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Who Project India-Pakistan Match As War Are Not True Cricket Fans: Wasim Akram

India and Pakistan don’t play bilateral series due to cross-border tensions and therefore, very few matches take place between the Asian powerhouses. After the 2018 Asia Cup in the UAE, the teams are all set to lock horns in the 2019 World Cup. The game is scheduled to be played on June 16 at the Emirates Old Trafford in Manchester and there is hype and excitement surrounding the marquee clash on Sunday.

As far as head to head records between the teams in the World Cup is concerned, Pakistan is yet to defeat India out of six attempts. Moreover, the Indian team, captained by Virat Kohli, will go into the high-voltage contest on the backs of a couple of resounding victories versus South Africa and Australia in Southampton and London respectively.

Stay graceful and do not take this as a war

India’s last match against New Zealand at the Trent Bridge in Nottingham got abandoned though. Meanwhile, former Pakistan cricketer Wasim Akram has urged the supporters to enjoy the match, and not take it as a ‘war’. The veteran said that a true cricket fan won’t project the contest as a war.

“This can’t be bigger. India and Pakistan playing at the World Cup with over a billion audience is the biggest thing in cricket, so my message to both sets of fans to enjoy it and stay calm. One team will win, one team will lose, so stay graceful and do not take this as a war. Those who project this match as war are not true cricket fans,” Akram was quoted as saying in The Times of India (TOI).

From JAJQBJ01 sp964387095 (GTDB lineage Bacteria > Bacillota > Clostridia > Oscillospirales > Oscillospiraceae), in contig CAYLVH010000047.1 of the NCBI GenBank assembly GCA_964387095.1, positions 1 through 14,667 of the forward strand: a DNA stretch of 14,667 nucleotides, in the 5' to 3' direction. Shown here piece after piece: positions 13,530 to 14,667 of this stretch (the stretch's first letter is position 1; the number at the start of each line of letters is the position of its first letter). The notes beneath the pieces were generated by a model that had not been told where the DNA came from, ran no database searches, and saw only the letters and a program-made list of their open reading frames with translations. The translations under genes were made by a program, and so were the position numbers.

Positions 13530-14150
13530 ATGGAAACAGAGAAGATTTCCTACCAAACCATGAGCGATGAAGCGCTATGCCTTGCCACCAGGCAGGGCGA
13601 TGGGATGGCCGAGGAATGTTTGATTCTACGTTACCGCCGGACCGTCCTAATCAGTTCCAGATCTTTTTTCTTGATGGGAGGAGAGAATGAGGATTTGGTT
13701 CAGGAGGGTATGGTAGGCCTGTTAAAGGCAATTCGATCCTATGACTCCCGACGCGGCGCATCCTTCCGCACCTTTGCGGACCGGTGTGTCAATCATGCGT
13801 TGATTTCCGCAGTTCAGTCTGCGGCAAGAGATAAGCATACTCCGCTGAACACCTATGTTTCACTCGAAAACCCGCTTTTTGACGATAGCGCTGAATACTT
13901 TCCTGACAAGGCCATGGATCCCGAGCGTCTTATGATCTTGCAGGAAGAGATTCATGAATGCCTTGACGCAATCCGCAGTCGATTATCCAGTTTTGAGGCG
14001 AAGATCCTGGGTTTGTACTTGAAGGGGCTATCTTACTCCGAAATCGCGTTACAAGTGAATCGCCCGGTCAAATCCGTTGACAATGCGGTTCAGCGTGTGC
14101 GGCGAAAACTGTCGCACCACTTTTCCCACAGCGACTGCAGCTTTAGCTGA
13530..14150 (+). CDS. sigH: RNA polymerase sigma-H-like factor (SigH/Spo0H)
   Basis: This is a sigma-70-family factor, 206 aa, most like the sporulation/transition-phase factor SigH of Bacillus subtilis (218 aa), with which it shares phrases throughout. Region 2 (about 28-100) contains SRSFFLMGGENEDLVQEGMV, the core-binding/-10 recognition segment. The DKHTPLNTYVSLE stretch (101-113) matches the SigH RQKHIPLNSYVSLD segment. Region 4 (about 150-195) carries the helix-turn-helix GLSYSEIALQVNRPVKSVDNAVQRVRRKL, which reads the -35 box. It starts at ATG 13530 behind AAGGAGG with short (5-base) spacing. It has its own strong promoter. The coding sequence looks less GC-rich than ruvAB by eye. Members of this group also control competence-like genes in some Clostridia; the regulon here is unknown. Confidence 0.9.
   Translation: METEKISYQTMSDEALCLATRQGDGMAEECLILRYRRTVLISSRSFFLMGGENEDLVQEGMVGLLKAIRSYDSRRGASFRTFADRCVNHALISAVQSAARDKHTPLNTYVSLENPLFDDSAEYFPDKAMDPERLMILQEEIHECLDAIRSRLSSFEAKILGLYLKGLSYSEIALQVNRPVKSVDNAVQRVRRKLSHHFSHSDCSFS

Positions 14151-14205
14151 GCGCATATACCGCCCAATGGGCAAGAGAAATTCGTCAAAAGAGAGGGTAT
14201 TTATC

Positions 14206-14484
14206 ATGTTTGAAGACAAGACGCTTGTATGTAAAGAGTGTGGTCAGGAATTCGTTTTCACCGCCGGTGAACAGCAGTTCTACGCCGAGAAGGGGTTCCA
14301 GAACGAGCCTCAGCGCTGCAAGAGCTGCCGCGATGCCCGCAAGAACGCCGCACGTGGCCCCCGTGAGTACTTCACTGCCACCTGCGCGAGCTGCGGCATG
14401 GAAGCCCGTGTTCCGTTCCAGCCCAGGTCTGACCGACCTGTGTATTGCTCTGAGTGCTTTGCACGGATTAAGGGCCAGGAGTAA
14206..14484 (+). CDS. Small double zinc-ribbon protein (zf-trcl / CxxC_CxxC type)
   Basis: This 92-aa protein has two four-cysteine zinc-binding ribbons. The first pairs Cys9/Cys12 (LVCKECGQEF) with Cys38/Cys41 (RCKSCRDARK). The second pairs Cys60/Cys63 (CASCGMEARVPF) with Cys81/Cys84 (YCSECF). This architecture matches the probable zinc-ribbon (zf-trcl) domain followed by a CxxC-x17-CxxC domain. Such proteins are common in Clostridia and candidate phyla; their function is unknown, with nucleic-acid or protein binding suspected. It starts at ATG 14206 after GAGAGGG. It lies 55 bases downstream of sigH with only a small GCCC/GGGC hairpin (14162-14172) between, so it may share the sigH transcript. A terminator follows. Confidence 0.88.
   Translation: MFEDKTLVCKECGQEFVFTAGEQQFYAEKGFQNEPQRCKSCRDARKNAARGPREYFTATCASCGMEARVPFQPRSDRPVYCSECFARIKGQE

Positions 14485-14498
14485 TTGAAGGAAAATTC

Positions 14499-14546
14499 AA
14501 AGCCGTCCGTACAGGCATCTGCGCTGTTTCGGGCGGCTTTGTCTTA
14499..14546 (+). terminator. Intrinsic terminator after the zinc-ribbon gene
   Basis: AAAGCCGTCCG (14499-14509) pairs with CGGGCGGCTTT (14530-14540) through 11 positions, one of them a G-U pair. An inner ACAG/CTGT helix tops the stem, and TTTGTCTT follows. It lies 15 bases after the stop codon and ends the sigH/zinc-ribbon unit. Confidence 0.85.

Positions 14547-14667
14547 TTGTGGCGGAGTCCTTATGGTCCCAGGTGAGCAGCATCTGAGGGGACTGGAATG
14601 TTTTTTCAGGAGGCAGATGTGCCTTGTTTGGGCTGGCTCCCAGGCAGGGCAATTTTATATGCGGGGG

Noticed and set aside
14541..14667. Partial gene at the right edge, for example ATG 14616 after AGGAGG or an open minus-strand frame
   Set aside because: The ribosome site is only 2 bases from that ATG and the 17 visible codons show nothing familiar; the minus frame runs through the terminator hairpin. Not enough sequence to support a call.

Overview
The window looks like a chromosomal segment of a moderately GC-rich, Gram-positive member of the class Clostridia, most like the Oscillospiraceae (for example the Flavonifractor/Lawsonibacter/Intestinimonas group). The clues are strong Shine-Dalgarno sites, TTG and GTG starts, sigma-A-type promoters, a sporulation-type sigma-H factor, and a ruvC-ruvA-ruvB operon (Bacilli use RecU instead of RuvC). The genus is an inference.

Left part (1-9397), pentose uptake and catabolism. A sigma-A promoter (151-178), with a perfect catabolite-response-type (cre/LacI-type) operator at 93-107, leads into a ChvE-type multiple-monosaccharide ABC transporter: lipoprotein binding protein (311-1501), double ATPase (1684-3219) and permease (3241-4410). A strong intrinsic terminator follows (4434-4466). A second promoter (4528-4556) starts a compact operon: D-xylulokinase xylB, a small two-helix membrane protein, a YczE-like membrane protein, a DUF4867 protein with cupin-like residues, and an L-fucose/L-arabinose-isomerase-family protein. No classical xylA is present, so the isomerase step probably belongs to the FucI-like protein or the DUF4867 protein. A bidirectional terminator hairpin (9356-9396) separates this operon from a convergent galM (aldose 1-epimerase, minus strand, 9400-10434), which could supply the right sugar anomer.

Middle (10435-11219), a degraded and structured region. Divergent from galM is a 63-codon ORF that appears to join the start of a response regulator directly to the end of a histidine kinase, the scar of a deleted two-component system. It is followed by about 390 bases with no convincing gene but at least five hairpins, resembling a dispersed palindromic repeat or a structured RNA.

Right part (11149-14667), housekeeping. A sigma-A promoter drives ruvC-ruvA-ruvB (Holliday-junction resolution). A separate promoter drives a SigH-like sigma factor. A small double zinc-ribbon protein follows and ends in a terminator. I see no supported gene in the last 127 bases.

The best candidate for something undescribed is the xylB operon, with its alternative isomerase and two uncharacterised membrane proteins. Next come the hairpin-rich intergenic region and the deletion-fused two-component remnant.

When it’s about Indo-Pak contest, Akram, who has 916 wickets at the international level, used to feel the heat. Moreover, he reckons that the pressure also enables players to bring forth their A game. “Who can realise the pressure more than me? I used to look forward to a match against India because it brings the best out of the players from both the sides,” he mentioned.

The 53-year-old also feels that Pakistan can get the better of their opponent, but he put forth a condition for the same to happen. “Pakistan can beat India through controlled aggression,” Akram, who was a part of the Pakistan team in 1992, 1999 and 2003 when they lost to India, remarked.